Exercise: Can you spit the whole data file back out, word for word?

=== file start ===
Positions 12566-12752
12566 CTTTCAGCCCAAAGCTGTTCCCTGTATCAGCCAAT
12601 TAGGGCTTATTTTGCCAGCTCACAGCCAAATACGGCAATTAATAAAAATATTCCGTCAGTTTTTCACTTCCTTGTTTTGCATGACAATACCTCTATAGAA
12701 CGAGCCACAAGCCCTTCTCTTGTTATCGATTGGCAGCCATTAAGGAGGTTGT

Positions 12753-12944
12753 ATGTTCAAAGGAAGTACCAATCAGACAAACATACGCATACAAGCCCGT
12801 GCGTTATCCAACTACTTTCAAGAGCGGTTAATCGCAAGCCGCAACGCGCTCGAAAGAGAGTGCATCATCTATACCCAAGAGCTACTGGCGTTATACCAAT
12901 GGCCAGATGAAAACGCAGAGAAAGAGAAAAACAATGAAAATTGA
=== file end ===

Positions 12566-12752
12566 CTTTCAGCCCAAAGCTGTTCCCTGTATCAGCCAAT
12601 TAGGGCTTATTTTGCCAGCTCACAGCCAAATACGGCAATTAATAAAAATATTCCGTCAGTTTTTCACTTCCTTGTTTTGCATGACAATACCTCTATAGAA
12701 CGAGCCACAAGCCCTTCTCTTGTTATCGATTGGCAGCCATTAAGGAGGTTGT

Positions 12753-12944
12753 ATGTTCAAAGGAAGTACCAATCAGACAAACATACGCATACAAGCCCGT
12801 GCGTTATCCAACTACTTTCAAGAGCGGTTAATCGCAAGCCGCAACGCGCTCGAAAGAGAGTGCATCATCTATACCCAAGAGCTACTGGCGTTATACCAAT
12901 GGCCAGATGAAAACGCAGAGAAAGAGAAAAACAATGAAAATTGA